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    Heart Disease and Cardiomyopathy

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    Cardiomyopathy, or heart muscle disease, is a type of progressive heart disease in which the heart is abnormally enlarged, thickened, and/or stiffened. As a result, the heart muscle's ability to pump blood is weakened, often causing heart failure and the backup of blood into the lungs or rest of the body. The disease can also cause abnormal heart rhythms.

    There are three main types of cardiomyopathy:

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    Alcohol and Heart Disease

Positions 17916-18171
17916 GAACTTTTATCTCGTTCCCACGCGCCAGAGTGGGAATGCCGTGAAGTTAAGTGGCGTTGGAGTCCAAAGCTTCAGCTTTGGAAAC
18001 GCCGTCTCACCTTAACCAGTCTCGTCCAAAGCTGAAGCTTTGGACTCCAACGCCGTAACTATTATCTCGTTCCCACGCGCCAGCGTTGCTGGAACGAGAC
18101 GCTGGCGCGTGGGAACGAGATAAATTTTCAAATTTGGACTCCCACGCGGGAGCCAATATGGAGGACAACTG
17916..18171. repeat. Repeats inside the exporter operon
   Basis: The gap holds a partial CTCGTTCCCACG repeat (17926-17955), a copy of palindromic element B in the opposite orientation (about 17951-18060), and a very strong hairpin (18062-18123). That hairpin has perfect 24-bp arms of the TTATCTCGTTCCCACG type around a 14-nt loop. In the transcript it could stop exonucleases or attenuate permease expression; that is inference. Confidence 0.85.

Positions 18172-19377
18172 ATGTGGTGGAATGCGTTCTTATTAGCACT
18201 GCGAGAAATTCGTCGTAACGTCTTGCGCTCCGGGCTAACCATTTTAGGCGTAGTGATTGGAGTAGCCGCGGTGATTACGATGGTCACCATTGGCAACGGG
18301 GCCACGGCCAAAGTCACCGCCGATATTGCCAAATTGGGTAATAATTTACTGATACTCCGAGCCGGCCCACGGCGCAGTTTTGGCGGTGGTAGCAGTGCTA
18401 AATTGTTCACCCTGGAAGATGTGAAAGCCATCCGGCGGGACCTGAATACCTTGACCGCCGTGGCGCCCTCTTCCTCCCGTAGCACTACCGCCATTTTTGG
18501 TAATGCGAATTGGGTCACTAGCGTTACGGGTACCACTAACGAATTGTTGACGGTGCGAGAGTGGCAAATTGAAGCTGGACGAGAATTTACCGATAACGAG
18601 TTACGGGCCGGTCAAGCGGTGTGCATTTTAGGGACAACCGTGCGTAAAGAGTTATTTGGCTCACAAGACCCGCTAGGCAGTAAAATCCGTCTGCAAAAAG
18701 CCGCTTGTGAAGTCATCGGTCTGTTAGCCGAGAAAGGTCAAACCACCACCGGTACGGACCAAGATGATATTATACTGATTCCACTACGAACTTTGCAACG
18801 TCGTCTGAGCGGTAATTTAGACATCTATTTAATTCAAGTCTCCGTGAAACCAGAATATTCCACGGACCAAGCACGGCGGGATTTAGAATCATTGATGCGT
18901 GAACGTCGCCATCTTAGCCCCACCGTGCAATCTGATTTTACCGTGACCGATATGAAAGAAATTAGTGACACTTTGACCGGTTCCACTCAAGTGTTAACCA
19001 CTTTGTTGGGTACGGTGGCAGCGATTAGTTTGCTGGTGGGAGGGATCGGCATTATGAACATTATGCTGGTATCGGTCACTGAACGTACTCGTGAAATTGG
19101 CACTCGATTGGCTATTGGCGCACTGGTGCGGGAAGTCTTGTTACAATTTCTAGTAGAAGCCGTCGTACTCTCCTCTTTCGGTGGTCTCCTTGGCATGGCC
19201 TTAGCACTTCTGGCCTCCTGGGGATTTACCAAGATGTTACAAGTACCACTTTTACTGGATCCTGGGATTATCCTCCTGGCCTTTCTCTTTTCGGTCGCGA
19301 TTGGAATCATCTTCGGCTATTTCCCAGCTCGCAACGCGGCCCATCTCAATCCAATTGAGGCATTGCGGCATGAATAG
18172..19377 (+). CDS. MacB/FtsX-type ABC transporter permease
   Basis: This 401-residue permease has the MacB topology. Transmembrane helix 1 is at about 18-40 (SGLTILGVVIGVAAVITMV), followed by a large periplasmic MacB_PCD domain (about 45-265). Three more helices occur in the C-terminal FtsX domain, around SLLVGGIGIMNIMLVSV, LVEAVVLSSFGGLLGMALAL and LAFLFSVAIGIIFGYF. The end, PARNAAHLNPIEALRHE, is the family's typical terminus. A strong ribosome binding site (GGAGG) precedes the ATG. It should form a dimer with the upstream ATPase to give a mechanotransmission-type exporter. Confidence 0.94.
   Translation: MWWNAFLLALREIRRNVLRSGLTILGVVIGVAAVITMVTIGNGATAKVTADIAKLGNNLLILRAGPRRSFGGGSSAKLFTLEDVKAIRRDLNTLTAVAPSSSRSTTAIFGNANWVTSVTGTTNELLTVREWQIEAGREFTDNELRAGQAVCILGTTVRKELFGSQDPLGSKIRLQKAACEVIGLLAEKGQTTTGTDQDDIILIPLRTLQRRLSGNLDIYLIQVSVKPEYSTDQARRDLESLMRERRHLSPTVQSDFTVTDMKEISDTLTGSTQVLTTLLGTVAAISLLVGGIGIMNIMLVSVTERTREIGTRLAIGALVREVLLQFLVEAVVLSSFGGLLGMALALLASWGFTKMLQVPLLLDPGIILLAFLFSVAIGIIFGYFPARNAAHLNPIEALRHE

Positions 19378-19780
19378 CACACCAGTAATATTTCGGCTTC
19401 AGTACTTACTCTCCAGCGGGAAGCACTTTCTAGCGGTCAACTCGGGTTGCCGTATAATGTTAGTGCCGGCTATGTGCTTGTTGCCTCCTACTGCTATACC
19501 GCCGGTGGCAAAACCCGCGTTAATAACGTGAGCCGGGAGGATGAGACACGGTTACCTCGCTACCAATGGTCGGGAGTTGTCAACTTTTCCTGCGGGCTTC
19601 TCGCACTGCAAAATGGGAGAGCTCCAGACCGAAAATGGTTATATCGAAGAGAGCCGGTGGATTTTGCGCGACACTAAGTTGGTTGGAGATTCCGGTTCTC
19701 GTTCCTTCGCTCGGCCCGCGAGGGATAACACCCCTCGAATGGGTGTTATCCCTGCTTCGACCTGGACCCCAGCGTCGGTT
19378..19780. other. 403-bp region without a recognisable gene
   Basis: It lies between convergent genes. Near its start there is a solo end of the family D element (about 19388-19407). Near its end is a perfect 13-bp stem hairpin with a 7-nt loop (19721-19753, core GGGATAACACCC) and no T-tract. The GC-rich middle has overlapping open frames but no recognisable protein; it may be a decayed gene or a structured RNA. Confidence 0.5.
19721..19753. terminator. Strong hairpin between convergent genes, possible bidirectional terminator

Can you drink if you have heart disease? Moderate drinking should be OK, if your doctor approves, but you shouldn't count on alcohol to be a major part of your heart health plan. "If you don’t drink alcohol now, there is no reason to start,” says Mark Urman, MD, a cardiologist at Cedars-Sinai Heart Institute in Los Angeles. It's true that there have been studies linking drinking small amounts of alcohol -- no more than two drinks a day for men and one drink a day for women -- to better heart health...

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    WebMD Medical Reference

    Reviewed by James Beckerman, MD, FACC on February 16, 2016
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